The Supreme Court of New Jersey recently addressed whether N.J.S.A. 18A:16-6 entitles a school board employee to indemnification for attorney fees and costs spent in defense of a civil action arising from the same allegations contained in a dismissed criminal indictment. In L.A. v. Board of Education of the City of Trenton, the court held that the statute requires indemnification unless there is proof by a preponderance of the evidence that the employee’s conduct fell outside the course of performance of his or her employment duties.
The Legal Background
Under the civil indemnification statute, N.J.S.A. 18A:16-6, a board of education employee may be indemnified for attorney’s fees and costs incurred defending civil actions arising out of an act or omission that took place in the course and scope of employment duties. Meanwhile, the criminal indemnification statute, N.J.S.A. 18A:16-6.1, requires a disposition of the criminal charges in favor of the employee before he or she is entitled to reimbursement for costs incurred in defending against the charges.
The Facts of the Case
The plaintiff, L.A., worked as an elementary school security guard for the Trenton Board of Education (Board). While at work, L.A. allegedly had unlawful sexual contact with two minor students, N.F. and K.O. Following an investigation by the Institutional Abuse Investigation Unit (IAIU) of the Department of Children and Families, L.A. was indicted on several related criminal charges. L.A. pled guilty to one count of second-degree endangering the welfare of a minor (N.F.) in exchange for dismissal of the remaining charges regarding N.F. and complete dismissal of the K.O. indictment.
K.O.’s guardian ad litem subsequently filed a civil complaint alleging that L.A. sexually assaulted K.O. and that the Board negligently hired L.A. Ultimately, the civil action settled without any admission of wrongdoing by L.A. or the Board. After the settlement, L.A. sought reimbursement for the attorney’s fees and costs incurred in defending the civil action.
The Administrative Law Judge (ALJ) awarded L.A. attorney’s fees and costs pursuant to N.J.S.A. 18A:16-6 after concluding that the Board had failed to meet its burden of establishing that L.A.’s conduct fell outside of the performance of his duties as an elementary school security guard. On appeal by the Board, the Appellate Division reversed, holding that indemnification was not warranted because the IAIU report substantiated K.O.’s allegations against L.A. and provided sufficient evidence to prove that the claim did not arise out of, or in the course of performance of, his employment duties.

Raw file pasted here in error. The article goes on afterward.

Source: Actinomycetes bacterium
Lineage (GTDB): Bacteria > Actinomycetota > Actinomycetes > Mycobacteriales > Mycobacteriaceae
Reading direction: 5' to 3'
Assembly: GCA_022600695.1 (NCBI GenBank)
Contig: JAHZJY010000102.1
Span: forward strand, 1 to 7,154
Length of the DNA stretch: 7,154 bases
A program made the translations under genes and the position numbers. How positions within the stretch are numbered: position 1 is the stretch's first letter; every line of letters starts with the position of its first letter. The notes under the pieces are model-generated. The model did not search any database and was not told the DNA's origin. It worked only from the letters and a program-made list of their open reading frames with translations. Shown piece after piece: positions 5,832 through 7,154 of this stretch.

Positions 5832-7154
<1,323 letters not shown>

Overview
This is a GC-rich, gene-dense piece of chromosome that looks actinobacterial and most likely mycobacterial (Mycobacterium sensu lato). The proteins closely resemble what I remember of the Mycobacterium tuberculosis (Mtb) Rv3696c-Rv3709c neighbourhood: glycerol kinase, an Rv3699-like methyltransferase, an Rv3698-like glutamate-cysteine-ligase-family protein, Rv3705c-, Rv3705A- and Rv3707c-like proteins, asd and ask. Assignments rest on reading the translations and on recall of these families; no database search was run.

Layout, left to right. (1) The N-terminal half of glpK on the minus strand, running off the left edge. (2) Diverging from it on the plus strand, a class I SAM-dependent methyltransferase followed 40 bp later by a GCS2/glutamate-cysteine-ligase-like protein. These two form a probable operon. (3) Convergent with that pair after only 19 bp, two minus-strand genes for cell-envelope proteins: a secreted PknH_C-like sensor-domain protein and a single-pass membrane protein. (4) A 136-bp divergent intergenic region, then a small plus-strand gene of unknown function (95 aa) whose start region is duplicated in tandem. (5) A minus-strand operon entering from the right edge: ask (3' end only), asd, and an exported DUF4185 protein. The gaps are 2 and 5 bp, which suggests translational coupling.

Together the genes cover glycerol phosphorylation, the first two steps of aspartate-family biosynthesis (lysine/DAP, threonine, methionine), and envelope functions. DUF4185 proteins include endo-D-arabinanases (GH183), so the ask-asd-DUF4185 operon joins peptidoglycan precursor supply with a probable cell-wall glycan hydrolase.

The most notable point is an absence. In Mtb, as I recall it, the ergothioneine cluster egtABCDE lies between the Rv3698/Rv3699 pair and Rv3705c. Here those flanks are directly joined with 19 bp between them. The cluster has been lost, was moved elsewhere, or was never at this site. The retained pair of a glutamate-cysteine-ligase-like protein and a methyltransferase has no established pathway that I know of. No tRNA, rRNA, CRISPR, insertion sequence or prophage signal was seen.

The Court’s Decision
The New Jersey Supreme Court held that N.J.S.A. 18A:16-6 requires indemnification unless there is proof by a preponderance of the evidence that the employee’s conduct fell outside the course of performance of his or her employment duties.
In reaching its decision, the court held that the Appellate Division erroneously conflated the civil and criminal indemnification statutes. “We have a question of civil indemnification, which requires only a determination of whether the employee was acting within the scope of his or her employment duties. Thus, the criminal indemnification statute, N.J.S.A. 18A:16-6.1, is not germane to our inquiry,” the court explained.
The court further held that the ALJ’s summary decision was inappropriate because he failed to determine by a preponderance of the evidence whether L.A. was acting within the scope of the duties of his employment. The NJ Supreme Court further noted that the fact that an employee was charged with a crime but not convicted does not establish that the conduct was within the scope of his or her employment duties.
According to the court, the ALJ should have considered “ the extent of any factual overlap between the offenses alleged in the N.F. indictment, which L.A. admitted to, and the offenses alleged in the K.O. indictment” as well as “L.A.’s admission during his plea colloquy that he spoke inappropriately to K.O., or the evidence referred to in the IAIU report substantiating K.O.’s allegations.”
Because disputed issues of material fact exist regarding whether L.A. was acting within the scope of the responsibilities of his employment, the court remanded the matter to the Commissioner of Education to determine the issue.
For more information about this case or the legal issues involved, we encourage you to contact a member of Scarinci Hollenbeck’s Government Law Group.